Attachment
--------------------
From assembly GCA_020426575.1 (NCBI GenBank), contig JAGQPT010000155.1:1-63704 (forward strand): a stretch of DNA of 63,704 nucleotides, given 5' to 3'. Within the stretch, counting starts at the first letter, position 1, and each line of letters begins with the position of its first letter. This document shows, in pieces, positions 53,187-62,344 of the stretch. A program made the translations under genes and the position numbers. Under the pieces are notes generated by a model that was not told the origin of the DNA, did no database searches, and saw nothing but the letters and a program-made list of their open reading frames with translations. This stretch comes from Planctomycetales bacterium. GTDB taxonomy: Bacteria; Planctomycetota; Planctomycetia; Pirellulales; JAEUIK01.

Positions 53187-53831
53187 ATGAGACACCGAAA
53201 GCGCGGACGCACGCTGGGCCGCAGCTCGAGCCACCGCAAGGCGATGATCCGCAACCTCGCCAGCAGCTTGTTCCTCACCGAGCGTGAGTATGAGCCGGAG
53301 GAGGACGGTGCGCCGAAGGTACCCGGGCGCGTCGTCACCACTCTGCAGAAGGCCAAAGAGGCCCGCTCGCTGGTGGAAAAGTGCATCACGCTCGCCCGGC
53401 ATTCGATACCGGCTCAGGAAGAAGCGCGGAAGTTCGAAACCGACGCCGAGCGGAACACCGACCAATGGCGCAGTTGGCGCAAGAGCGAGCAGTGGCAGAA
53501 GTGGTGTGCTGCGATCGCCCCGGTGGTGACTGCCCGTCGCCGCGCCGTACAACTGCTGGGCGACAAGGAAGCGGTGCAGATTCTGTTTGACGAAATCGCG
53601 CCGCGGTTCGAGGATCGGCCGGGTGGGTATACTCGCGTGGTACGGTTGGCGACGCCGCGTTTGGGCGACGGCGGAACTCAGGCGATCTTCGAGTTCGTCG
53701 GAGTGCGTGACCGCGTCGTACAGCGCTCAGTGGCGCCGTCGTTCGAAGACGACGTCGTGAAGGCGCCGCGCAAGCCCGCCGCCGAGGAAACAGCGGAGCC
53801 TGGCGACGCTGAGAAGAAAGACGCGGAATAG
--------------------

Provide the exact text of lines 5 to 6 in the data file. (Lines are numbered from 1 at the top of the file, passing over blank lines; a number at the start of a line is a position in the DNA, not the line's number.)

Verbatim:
53301 GAGGACGGTGCGCCGAAGGTACCCGGGCGCGTCGTCACCACTCTGCAGAAGGCCAAAGAGGCCCGCTCGCTGGTGGAAAAGTGCATCACGCTCGCCCGGC
53401 ATTCGATACCGGCTCAGGAAGAAGCGCGGAAGTTCGAAACCGACGCCGAGCGGAACACCGACCAATGGCGCAGTTGGCGCAAGAGCGAGCAGTGGCAGAA